- The Washington Times - Sunday, May 1, 2005

ASSOCIATED PRESS

An association representing more than 36,000 pharmacies is issuing guidelines for suggested federal legislation to restrict sales of cold medications containing a substance often used to make methamphetamine, or “speed.”

Pseudoephedrine — a main ingredient in over-the-counter drugs such as Sudafed, Nyquil and Sinutab — can be extracted by boiling down the cold medicines. Toxic chemicals then are used to turn the substance into highly concentrated meth.

The National Association of Chain Drug Stores, moving to avoid a hodgepodge of state laws, is calling for an overarching federal law that would require that such products be kept behind the pharmacy counter and sold only by a licensed pharmacist or pharmacy personnel.

Purchases should be limited to a little more than 9 grams — or 366 30-milligram pills — in 30 days, the Alexandria association says.

The guidelines also suggest that drugstores be required to keep written or electronic logs of all pseudoephedrine purchases to assist law-enforcement efforts.

“These principles strike a balance between keeping valuable products available to our customers and combating dangerous, illegal practices,” Craig L. Fuller, the group’s president and chief executive officer, said yesterday.

In January, a dozen Republican and Democratic senators announced legislation to put drugs containing pseudoephedrine behind the counter. The drugstore association opposed that bill, arguing that it would create unacceptable barriers for regular customers.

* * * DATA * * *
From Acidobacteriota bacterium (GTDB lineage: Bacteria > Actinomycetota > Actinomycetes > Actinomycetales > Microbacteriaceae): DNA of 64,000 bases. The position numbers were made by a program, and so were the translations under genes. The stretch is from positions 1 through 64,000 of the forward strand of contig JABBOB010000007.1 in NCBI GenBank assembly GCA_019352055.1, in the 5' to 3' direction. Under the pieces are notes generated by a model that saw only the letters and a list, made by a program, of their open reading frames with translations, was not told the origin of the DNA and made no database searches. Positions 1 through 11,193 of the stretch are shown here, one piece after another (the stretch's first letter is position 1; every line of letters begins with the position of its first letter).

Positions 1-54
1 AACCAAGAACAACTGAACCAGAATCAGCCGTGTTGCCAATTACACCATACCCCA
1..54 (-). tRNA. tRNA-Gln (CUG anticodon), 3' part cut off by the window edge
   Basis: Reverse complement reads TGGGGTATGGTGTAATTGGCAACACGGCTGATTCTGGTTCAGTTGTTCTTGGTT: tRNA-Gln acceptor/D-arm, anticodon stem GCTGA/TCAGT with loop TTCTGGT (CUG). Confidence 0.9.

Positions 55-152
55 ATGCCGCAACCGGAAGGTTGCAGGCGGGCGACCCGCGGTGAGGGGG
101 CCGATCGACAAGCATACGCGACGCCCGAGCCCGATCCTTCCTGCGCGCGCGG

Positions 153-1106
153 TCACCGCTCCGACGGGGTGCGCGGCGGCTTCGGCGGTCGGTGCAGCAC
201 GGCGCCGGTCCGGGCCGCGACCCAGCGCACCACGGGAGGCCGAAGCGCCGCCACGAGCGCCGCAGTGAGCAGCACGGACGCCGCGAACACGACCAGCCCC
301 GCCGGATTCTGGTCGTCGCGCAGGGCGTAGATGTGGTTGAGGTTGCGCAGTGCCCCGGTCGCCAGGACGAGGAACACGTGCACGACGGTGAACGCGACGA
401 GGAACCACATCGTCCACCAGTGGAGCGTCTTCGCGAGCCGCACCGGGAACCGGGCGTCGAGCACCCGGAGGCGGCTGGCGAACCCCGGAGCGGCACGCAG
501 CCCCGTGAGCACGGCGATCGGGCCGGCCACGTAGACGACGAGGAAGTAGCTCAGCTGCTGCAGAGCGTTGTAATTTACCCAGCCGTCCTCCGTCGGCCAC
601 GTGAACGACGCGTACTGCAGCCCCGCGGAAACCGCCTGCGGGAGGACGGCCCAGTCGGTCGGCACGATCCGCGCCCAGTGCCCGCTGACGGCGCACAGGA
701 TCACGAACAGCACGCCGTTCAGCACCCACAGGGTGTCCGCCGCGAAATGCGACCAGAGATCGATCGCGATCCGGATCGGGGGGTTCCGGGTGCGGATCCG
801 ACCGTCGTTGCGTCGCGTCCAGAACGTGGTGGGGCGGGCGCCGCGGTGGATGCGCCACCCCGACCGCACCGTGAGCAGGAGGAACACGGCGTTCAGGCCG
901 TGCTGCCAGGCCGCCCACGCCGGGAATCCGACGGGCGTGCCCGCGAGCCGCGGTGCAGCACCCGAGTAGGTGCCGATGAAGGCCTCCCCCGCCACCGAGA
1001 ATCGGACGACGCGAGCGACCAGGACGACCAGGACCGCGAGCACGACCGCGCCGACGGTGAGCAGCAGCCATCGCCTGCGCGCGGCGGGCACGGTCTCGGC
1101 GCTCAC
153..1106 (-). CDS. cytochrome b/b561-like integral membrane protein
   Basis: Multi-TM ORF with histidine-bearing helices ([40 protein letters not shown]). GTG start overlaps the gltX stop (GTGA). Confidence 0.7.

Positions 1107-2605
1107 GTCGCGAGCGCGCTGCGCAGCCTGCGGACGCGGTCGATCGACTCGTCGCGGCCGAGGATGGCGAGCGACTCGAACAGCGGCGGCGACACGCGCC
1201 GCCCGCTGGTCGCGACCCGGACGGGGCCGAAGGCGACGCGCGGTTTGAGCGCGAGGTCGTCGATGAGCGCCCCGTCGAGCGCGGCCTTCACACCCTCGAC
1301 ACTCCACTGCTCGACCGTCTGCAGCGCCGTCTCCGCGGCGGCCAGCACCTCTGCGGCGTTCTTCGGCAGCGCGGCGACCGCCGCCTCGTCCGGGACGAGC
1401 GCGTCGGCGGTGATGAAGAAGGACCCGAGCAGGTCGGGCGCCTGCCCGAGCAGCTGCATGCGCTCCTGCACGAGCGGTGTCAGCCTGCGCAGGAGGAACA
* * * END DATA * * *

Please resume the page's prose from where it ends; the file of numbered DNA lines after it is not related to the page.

But now, “it’s time for a federal solution,” said Mary Ann Wagner, vice president for pharmacy regulatory affairs at the association.

Ms. Wagner said companies that run pharmacies in multiple states have to deal with a variety of laws regarding pseudoephedrine sales. Six states allow only pharmacies to sell drugs with pseudoephedrine; seven others require retailers to lock up the products or sell them from staffed counters. Legislatures in 22 other states are considering similar restrictions.

“There’s got to be a standardized way to do this,” Ms. Wagner said.

The Drug Enforcement Administration reported that more than 7,000 meth labs were dismantled nationwide in 2003.

The White House Office of National Drug Policy calls meth a highly addictive stimulant. Chronic abuse can lead to psychotic behavior, including intense paranoia, hallucinations and out-of-control rages.

Last week, Wal-Mart Stores Inc., Kmart Holding Corp., CVS Corp., Rite Aid Corp. and Walgreen Co. announced that they will move medications with pseudoephedrine behind pharmacy counters. Target Corp. and Albertson’s Inc. already had made such a move.

All seven companies are members of the drugstore association, along with nearly 200 other chains.

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